împodobit cu stâlpi de lemn adeseori sculpta]i, cu foi[or [i cu acoperi[ în pant~; în fine, cele de munte, unde predomin~ lemnul [i acoperi[urile impun~toare de stuf sau de [indril~. Fantezia me[terilor se manifest~ în sculptura monumentalelor por]i de lemn din Maramure[ [i Oa[, iar în interior în exuberan]a ]es~turilor [i a podoabelor, în special feminine. Transilvaniei îi sunt specifice stilurile gotic [i baroc, civiliza]ia urban~ de tip german cu ora[e [i biserici înconjurate de ziduri [i turnuri de ap~rare ridicate împotriva pericolului otoman. Satele s~se[ti din Transilvania [i sv~be[ti din Banat difer~ puternic de cele române[ti: primele sunt de tipul a[ez~rilor de colonizare, axate pe o strad~ principal~ dreapt~ [i larg~ flancat~ de dou~ fronturi de case de zid cu cur]i îngr~dite [i ele cu zid. çn contrast, în satele române[ti domin~ habitatul de tip risipit, cu forme neregulate, gr~dini [i livezi. La rândul ei, Oltenia muntoas~ este p~str~toarea unui tip de cas~ fortificat~, cula, adev~rat turn amintind de locuin]ele fortificate ale patricienilor genovezi. Economia ]~r~neasc~ tinde c~tre autarhie cultivarea p~mântului, cre[terea animalelor, viticultura, pomicultura [i mica industrie local~. O seam~ de îndeletniciri ancestrale sunt pre]uite acum: sculptura în lemn, ceramica de o mare varietate, ]es~turile, toate promovate în particip~rile României la expozi]iile interna]ionale ale vremii începând cu cea de la Paris din 1867. Caracteristic~ este p~strarea costumului popular de toate zilele [i de s~rb~toare (adoptat în special de doamnele din înalta societate sub influen]a Reginei Maria) cu variante regionale bine definite. Satul continu~ s~-[i p~streze caracteristicile arhitecturale [i vestimentare, prea pu]in concurate înc~ de industria or~[eneasc~. Doar satele din împrejurimile Bucure[tilor [i a unor mari ora[e din r~s~rit - Gala]i, Br~ila - cunosc un început de urbanizare haotic~ dar f~r~ rezultate probante.


HISTORY AND TRADITION The establishment of the nation state in 1919 rekindled the interest in the more or less remote past. Thus, the Commission of Historical Monuments lent its support to most of the projects that studied, restored, renovated or refurbished archaeological monuments and sites in respect of their original. Then, just like now, monasteries and churches represented one of the most outstanding chapters in the history of Romanian art. A local synthesis of Byzantine and Western tradition, they evolved into specific forms of the Romanian space, despite regional differences. Interwar Romanian villages continued their life within traditional dimensions that varied function of their location: plain areas, with totally or partly buried huts; hill areas where the wealth of building materials allowed for the creation of a specific architectural style featuring storied houses with a big cellar on the basement, an open porch often adorned by sculptured wooden posts, then a turret and sloping roof; and finally mountain areas, with preeminently wooden houses topped by imposing roofs. Master craftsmen left their fantasy play freely when sculpting the monumental wooden porches of Maramures and Oas, while women artists put their genius into exuberantly woven cloth and various ornaments. The Gothic and Baroque styles, a Germantype civilization with towns and churches surrounded by defense walls and towers meant to cope with the Ottoman peril characterized Transylvania. The Saxon villages of Transylvania and the Swabian villages of Banat differed considerably from the Romanian ones as the former were of the colony settlement type, with a straight wide main street, flanked by two rows of brick houses with wall-fenced yards. By contrast, the Romanian villages were scattered, irregular in shape, with gardens and orchards. In its turn, the mountainous region of Oltenia evinced the tradition of the fortified house, the socalled cula, actually a tower reminding of the fortified mansions of Genovese patricians.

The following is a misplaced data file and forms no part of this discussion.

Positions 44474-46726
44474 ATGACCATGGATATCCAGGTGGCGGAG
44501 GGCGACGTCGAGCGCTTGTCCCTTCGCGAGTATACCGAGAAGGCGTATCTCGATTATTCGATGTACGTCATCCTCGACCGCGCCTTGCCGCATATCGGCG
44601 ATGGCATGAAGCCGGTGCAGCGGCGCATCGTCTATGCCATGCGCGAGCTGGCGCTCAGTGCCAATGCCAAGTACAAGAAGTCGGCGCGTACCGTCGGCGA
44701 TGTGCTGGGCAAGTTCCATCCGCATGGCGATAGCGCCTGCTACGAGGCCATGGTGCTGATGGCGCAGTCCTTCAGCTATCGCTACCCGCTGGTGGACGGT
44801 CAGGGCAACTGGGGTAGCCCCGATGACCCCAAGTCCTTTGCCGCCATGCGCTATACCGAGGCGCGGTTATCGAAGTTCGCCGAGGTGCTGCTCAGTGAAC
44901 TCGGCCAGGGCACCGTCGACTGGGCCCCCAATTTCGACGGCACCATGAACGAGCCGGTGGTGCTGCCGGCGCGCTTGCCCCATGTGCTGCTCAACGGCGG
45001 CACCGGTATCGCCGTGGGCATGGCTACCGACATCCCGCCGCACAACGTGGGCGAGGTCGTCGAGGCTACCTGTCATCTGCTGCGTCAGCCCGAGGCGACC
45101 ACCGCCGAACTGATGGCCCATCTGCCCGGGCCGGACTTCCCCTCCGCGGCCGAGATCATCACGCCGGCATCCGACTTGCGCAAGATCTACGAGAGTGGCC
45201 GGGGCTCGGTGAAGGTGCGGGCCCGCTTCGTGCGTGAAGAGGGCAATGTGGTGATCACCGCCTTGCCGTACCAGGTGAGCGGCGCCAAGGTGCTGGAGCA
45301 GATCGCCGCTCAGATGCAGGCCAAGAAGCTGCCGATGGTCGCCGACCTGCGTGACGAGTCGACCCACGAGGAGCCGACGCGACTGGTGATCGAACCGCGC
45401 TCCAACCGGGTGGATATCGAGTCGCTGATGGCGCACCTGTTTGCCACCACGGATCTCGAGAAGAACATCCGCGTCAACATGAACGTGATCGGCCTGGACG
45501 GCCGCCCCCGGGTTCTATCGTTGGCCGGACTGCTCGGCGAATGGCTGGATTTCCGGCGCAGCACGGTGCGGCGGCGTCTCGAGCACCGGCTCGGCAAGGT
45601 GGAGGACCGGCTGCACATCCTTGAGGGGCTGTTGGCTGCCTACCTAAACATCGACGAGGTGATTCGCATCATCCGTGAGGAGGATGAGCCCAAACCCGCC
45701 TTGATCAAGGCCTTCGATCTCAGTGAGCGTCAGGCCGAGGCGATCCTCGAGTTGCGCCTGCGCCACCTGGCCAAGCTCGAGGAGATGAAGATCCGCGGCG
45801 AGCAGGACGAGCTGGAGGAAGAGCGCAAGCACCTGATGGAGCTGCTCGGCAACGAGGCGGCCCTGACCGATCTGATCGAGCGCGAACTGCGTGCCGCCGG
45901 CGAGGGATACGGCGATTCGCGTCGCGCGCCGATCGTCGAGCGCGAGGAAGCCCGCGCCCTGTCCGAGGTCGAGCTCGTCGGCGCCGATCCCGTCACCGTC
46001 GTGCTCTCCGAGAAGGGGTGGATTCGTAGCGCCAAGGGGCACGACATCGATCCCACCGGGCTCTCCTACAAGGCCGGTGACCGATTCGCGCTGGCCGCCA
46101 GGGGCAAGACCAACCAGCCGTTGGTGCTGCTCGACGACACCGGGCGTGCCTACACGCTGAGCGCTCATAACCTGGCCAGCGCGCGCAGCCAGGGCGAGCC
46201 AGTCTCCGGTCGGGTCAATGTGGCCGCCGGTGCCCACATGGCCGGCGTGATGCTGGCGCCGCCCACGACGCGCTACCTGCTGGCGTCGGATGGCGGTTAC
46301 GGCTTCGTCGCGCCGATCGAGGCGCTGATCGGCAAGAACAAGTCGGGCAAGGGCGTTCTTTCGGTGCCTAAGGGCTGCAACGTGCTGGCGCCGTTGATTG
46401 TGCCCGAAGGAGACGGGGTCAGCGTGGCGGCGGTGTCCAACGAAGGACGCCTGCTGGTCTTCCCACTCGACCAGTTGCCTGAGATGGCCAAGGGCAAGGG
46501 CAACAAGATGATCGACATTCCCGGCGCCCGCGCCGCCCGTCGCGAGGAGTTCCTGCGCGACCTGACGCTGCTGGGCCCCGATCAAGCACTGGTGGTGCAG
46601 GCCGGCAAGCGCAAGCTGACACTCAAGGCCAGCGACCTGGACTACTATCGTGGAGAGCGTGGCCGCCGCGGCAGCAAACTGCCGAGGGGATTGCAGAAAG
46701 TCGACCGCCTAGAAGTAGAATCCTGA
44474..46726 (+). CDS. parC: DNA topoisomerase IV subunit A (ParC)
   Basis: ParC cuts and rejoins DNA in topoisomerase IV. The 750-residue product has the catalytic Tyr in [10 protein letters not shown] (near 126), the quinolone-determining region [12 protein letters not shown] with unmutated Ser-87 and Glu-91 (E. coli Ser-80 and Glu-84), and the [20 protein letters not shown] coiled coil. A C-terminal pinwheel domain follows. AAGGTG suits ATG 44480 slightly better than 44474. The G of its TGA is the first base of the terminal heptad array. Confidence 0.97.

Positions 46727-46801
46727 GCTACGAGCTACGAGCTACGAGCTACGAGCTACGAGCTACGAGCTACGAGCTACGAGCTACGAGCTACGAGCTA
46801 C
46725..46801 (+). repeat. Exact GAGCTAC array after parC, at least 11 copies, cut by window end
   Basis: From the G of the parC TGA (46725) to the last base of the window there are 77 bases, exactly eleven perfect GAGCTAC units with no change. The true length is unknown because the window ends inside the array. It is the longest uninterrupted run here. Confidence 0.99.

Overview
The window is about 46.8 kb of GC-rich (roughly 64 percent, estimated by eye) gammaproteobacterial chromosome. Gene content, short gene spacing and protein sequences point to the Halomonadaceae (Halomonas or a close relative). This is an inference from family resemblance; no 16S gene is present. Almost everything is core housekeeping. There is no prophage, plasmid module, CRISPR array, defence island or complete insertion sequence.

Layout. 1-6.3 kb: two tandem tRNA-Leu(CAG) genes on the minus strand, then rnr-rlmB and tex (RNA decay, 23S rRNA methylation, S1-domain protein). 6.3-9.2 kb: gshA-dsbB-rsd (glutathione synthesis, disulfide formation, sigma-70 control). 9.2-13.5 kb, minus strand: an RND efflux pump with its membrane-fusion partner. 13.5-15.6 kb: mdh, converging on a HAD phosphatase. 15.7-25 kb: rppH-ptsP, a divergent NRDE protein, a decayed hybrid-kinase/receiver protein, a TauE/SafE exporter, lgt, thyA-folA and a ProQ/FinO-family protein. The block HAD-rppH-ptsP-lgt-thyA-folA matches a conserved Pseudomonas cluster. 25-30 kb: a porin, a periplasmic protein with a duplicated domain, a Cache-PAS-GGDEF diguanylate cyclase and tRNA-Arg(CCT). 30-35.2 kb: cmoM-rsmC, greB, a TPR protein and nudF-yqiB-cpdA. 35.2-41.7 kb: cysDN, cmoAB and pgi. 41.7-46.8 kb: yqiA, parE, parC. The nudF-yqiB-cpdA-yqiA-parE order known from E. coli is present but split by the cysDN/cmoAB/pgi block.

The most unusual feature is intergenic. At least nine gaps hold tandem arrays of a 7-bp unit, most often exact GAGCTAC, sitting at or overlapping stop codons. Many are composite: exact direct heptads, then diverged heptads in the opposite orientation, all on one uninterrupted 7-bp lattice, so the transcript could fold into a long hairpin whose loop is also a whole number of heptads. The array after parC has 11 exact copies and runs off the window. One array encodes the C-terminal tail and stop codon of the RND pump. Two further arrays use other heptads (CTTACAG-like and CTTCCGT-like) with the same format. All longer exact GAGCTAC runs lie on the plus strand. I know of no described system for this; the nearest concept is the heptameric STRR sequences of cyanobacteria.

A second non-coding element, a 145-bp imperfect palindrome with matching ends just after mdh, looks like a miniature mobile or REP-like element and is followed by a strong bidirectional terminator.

Peasant economy tended to autarchy – land cultivation, animal rearing, viticulture, pomiculture, and local cottage industry. Several old skills came to be much appreciated: wood sculpture, highly variegated ceramics, textiles, all promoted thanks to Romania’s participation in the time’s international exhibitions, starting with the 1867 Paris event.

Re[edin]a lui Duca Vod~ de la Cet~]uia (1672), jude]ul Ia[i The residence of Prince Duca at Cetatuia, Iasi County (1672)

The preservation of everyday and festive folk costumes (adopted in particular by the ladies of the high society under the influence of Queen Maria) represented a characteristic of the time, with welldefined regional variants. Villages stuck to their architectural and vestmental traditions, for which city industries put up too little competition. A chaotic start of urban planning could be noted in the big towns of eastern Romania – Galati, Braila – and the localities around Bucharest, only slight results tough.

History and tradition

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Biserica Olari (1687) din Curtea de Arge[ Olari Church (1687) of Curtea de Arges Biserica mare din C창ineni (1807), jude]ul V창lcea Pe fa]ad~ sunt picta]i sibile [i filosofi. The big Church of Caineni (1807) The facade features paintings with sibyls and philosophers.

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Istorie [i tradi]ie


Schitul [i pe[tera Ialomi]ei Construit \n 1818, ars ĂŽn 1940 [i ref~cut \n 1942. The Ialomita Cave and Skete The latter was built in 1818; it caught fire in 1940, and was remade in 1942.

Biseric~ de lemn din N~da[a, jude]ul Mure[ The wooden Church of Nadasa, Targu Mures